CD’s quandary arose from the several specialised characteristics shared by Cryptophialus and Alcippe that he believed were not simply analogical: their burrowing mode of life and their separation into two sexes. Yet he held that the striking differences in their internal anatomy and in their metamorphoses were great enough to justify placing them in different orders, as discussed in Living Cirripedia (1854): 565: The whole case seems to me very singular, and, as far as my knowledge extends, unique: we have two animals, of which the females, if classed by their external parts (homologically consisting of the three anterior segments of the head), would be placed each other in the same family; but when classed by the whole rest of their organisation, certainly must be ranked in distinct orders; yet the males of these very same animals might almost stand in the same genus. CD ultimately formed a new order, Abdominalia, in which Cryptophialus minutus was the sole species.
The reference is to a hybrid laburnum, Cytisus adami, with two kinds of bilaterally different flowers on the same stalk. See Correspondence vol. 4, letters to J. D. Hooker, [2 June 1847], [10 June 1847], and [12 June 1847]. The hybrid is discussed at length in Variation 1: 387–90, and Braun 1853b is cited in a footnote. The phenomenon aroused CD’s interest because, as he noted, ‘the tendency to segregation of character or reversion affects even single parts and organs’ (Variation 1: 387–8), and this raised the question whether each petal and stamen could be considered an individual.
T. H. Huxley 1854a (see letter to Huxley, 2 September [1854]).
CD refers to George Robert Waterhouse and to Richard Owen, Hunterian professor at the Royal College of Surgeons, 1836–56. For the issue being discussed, see letter from J. D. Hooker, 25 August 1854, n. 11, and also Correspondence vol. 2, letter to Charles Lyell, [14] September [1838], n. 20.
Nunn 1850, which CD recorded having read on 4 September (Correspondence vol. 4, Appendix IV, 128: 9). John Nunn had been shipwrecked on Kerguelen Land (Desolation Island).
John Murray published the second edition of Journal of researches (1845). The first edition (1839) was published by Henry Colburn (see Correspondence vol. 2).
The copy of Alexander von Humboldt’s letter to Hooker has not been found among the Darwin correspondence. The original is preserved in the archives of the Royal Botanic Gardens, Kew.
In the summer of 1854, Hooker had been appointed to the medical examining board of the East India Company, which had been set up by an act of Parliament to ensure that all medical appointments in India were the result of ‘merit as tested by examination’. The Lancet criticised the appointments in a number of editorials, claiming that Sir Charles Wood, president of the board of control, had deliberately rejected the list of appointees drawn up by the East India Company and put his own candidates forward. Specific personal gibes were directed against Hooker (Lancet, 19 August 1854, pp. 152–3): These appointments are certainly not such as to give satisfaction, either in this country or in India. We have not a word to say against Dr. [Edmund Alexander] Parkes, and Messrs. [James] Paget, [George] Busk, and Hooker, although we believe the last of these gentlemen has never before been heard of in the profession, but we do say the selection of these gentlemen to the posts they are appointed to fill is an insult to the Indian Medical Service … Why should there be two surgical examiners, and only one medical, while midwifery is entirely omitted, unless, indeed, this department is to be entrusted to Mr. Hooker? We ought to mention that Dr. Parkes spent a short time in India, and has written a book on Cholera; but Messrs. Paget, Busk, and Hooker, are entirely in a maiden state as regards military surgery and tropical pathology. The criticism of Charles Wood continued for the rest of the year (see the Lancet, 2 September 1854, pp. 197–8; 9 September 1854, p. 220; 16 December 1854, pp. 512–13).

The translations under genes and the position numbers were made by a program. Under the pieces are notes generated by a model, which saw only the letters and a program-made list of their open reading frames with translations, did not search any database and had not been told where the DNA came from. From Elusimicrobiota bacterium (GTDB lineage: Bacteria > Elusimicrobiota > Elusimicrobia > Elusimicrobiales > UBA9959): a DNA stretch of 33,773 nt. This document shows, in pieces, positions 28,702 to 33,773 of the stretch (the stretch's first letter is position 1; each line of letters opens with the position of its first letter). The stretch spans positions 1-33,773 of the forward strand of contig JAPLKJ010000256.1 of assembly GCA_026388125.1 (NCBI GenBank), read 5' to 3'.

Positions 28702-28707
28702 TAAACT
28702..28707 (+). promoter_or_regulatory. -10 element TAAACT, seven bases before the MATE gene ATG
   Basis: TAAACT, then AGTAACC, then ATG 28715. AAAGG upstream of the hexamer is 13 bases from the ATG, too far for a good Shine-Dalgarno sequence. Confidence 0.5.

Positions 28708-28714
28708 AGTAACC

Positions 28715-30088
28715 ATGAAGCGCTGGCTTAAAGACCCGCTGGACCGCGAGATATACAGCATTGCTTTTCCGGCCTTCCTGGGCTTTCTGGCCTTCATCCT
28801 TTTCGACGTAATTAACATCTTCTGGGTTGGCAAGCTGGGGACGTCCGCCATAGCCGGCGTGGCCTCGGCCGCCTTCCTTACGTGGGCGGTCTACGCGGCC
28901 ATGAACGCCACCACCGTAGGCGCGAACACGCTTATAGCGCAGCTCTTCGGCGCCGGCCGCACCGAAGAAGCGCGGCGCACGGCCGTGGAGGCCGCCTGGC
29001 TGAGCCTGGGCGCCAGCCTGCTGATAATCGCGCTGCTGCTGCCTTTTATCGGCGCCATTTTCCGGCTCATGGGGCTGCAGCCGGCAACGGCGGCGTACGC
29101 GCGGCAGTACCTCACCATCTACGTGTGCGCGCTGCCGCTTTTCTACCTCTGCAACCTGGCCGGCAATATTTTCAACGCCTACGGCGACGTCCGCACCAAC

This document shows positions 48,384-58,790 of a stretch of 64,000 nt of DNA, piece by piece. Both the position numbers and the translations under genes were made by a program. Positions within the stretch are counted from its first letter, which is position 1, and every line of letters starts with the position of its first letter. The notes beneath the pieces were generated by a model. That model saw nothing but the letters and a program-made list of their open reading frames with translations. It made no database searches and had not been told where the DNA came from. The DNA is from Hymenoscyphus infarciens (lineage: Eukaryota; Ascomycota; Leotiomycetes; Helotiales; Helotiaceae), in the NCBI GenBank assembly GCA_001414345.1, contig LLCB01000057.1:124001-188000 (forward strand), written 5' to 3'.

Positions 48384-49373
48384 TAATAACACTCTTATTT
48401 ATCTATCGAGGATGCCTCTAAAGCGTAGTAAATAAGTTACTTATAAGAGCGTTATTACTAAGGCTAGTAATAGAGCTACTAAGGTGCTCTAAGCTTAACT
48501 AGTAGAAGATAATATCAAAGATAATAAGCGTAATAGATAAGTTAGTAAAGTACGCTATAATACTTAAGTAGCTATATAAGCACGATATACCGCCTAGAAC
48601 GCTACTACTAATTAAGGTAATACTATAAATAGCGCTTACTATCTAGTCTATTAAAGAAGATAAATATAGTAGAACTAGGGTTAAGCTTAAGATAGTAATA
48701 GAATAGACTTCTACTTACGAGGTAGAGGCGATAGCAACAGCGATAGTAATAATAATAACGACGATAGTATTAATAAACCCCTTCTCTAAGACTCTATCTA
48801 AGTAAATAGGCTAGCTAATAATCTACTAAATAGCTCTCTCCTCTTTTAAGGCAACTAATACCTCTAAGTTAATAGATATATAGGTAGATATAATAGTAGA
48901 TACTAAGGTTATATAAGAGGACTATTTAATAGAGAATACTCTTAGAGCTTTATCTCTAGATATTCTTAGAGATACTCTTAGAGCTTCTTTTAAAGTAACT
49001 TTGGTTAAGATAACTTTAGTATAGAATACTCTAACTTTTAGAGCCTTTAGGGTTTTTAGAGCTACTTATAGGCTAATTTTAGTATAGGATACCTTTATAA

The host city of the September 1854 meeting of the British Association for the Advancement of Science.
Westwood 1839–40.
John Obadiah Westwood was awarded the Royal Medal in 1855 for his work on the classification of insects. He had been nominated by CD.
CD’s ‘Journal’ (Correspondence vol. 5, Appendix I) for 9 September 1854 reads: Finished packing up all my cirripedes. preparing Fossil Balanidæ distributing copies of my work &c &c.— I have yet a few proofs for Fossil Balanidæ for Pal: Soc: to complete, perhaps a week’s more work. Began Oct. 1 1846 On Oct. 1st. it will be 8 years since I began! but then I have lost 1 or 2 years by illness. began sorting notes for Species Theory.—


On individuality.

Huxley’s review exquisite, but too severe on Vestiges; sorry for ridicule of Agassiz’s embryonic fishes.

Stonesfield mammals.

J. O. Westwood deserves Royal Society Medal.

Will begin species work in a few days.

Letter details

Letter no.
Charles Robert Darwin
Joseph Dalton Hooker
Sent from
Source of text
DAR 114: 124
Physical description

Please cite as

Darwin Correspondence Project, “Letter no. 1588,” accessed on 26 March 2019,

Also published in The Correspondence of Charles Darwin, vol. 5